history of england_david hume

The commission of legate however which had been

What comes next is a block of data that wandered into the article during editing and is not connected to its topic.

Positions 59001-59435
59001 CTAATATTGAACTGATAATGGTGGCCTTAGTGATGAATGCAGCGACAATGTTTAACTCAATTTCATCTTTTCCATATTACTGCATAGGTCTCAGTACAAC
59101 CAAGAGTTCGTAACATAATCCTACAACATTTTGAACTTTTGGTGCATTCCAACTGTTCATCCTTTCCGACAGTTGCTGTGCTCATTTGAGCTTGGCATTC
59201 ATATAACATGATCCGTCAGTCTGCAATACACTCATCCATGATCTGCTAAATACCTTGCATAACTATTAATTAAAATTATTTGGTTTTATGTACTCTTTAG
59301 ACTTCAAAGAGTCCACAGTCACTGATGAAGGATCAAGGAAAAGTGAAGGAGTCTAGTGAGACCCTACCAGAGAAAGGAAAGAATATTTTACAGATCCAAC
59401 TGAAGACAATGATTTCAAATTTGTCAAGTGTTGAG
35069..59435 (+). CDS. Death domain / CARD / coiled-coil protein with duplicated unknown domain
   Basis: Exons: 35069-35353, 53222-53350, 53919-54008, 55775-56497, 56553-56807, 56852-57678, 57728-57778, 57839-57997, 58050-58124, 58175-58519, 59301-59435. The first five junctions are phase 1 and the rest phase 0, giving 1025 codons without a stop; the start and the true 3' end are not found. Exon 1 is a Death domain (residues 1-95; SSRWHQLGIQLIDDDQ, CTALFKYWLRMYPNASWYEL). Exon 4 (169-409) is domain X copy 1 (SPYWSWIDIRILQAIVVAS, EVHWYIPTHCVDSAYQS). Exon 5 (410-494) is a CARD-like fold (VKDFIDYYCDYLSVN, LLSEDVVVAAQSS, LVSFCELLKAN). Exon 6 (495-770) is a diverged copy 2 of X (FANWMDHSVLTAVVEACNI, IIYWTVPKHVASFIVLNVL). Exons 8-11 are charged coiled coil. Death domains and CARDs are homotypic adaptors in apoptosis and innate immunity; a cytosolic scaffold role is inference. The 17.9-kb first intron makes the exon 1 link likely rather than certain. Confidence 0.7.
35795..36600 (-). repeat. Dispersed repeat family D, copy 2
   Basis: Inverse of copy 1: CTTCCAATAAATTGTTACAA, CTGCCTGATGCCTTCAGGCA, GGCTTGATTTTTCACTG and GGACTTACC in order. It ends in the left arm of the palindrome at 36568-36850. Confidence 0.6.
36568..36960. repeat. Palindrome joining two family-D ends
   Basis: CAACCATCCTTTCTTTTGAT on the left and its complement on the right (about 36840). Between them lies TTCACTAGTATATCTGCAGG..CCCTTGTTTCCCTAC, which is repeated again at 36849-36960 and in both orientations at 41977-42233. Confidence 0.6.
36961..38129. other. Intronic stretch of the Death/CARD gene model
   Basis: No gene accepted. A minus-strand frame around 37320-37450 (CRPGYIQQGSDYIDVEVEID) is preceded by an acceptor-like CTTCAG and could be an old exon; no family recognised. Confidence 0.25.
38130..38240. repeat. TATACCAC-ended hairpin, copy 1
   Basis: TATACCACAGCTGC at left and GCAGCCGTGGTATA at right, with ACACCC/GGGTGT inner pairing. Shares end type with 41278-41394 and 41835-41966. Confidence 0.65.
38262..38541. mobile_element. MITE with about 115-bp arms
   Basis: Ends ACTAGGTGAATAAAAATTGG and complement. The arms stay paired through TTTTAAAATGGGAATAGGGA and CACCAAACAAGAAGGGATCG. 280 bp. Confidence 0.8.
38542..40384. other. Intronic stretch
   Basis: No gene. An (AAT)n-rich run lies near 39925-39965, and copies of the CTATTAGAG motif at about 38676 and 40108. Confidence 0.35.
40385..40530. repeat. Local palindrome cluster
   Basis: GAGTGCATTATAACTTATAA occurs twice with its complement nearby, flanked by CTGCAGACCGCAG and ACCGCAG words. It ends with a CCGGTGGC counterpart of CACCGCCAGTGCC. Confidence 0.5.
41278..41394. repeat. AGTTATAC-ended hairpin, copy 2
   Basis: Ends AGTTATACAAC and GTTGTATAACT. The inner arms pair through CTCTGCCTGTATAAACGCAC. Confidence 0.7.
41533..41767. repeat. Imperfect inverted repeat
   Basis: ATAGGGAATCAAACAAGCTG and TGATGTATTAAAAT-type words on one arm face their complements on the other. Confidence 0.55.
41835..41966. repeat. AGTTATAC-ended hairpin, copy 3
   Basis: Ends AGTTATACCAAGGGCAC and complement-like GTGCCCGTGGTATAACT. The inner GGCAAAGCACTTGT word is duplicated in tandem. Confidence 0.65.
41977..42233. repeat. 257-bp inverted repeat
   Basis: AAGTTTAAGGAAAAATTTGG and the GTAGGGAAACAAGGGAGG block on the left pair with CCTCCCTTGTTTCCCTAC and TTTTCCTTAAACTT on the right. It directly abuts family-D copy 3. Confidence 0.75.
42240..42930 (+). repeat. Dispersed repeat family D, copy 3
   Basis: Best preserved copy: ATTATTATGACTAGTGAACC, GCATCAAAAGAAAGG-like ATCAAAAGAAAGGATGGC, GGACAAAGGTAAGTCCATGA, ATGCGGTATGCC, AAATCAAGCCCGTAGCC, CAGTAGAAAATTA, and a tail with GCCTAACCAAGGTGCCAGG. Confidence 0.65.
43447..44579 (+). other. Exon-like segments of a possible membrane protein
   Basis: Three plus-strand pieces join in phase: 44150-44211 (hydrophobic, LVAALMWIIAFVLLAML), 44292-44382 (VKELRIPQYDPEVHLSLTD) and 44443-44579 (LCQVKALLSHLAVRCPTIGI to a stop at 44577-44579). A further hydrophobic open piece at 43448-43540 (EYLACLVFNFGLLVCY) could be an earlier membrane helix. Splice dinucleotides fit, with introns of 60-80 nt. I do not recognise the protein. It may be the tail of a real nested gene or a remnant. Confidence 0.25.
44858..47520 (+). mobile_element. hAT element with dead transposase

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Unformatted text preview: l earl of Strigul, Geoffrey Fitz-Peter, William Briewere, and Hugh Bardolf, counsellors to Longchamp, and commanding him to take no measure of importance without their concurrence and approbation. But such general terror had this man impressed by his violent conduct, that even the archbishop of Roüen and the earl of Strigul durst not produce this mandate of the king’s; and Longchamp still maintained an uncontrouled authority over the nation. But when he proceeded so far as to throw into prison Geoffrey archbishop of York, who had opposed his measures, this breach of ecclesiastical privileges excited such an universal ferment, that prince John, disgusted with the small share he possessed in the government, and personally PLL v5 (generated January 22, 2010) 265 http://oll.libertyfund.org/title/695 Online Library of Liberty: The History of England, vol. 1 disobliged by Longchamp, ventured to summon at Reading a general council of the nobility and prelates, and cite him to appear before them. Longchamp thought it dangerous to entrust his person in their hands, and he shut himself up in the Tower of London; but being soon obliged to surrender that fortress, he fled beyond sea, concealed under a female habit, and was deprived of his offices of chancellor and chief justiciary; the last of which was conferred on the archbishop of Roüen, a prelate of prudence and moderation. The commission of legate, however, which had been renewed to Longchamp by pope Celestine, still gave him, notwithstanding his absence, great authority in the kingdom, enabled him to disturb the government, and forwarded the views of Philip, who watched every opportunity of annoying Richard’s dominions. That monarch first attempted to carry open war into Normandy; 1192. but as the French nobility refused to follow him in an invasion of a state which they had sworn to protect, and as the pope, who was the general guardian of all princes that had taken the cross, threatened him with ecclesiastical censures, he desisted from his enterprize, and employed against England the expedient of secret policy and intrigue. He debauched prince John from his allegiance; promised him his sister Alice in marriage; offered to give him possession of all Richard’s transmarine dominions; and had not the authority of queen Eleanor, and the menaces of the English council, prevailed over the inclinations of that turbulent prince, he was ready to have crossed the seas, and to have put in execution his criminal enterprizes. The jealousy of Philip was every moment excited by the glory, The king’s heroic which the great actions of Richard were gaining him in the east, actions in Palestine. and which, being compared to his own desertion of that popular cause, threw a double lustre on his rival. His envy, therefore, prompted him to obscure that fame, which he had not equalled; and he embraced every pretence of throwing the most violent and most improbable calumnies on the king of England. There was a petty prince in Asia, commonly called The old man of the mountain, who had acquired such an ascendant over his fanatical subjects, that they paid the most implicit deference to his commands; esteemed assassination meritorious, whe...
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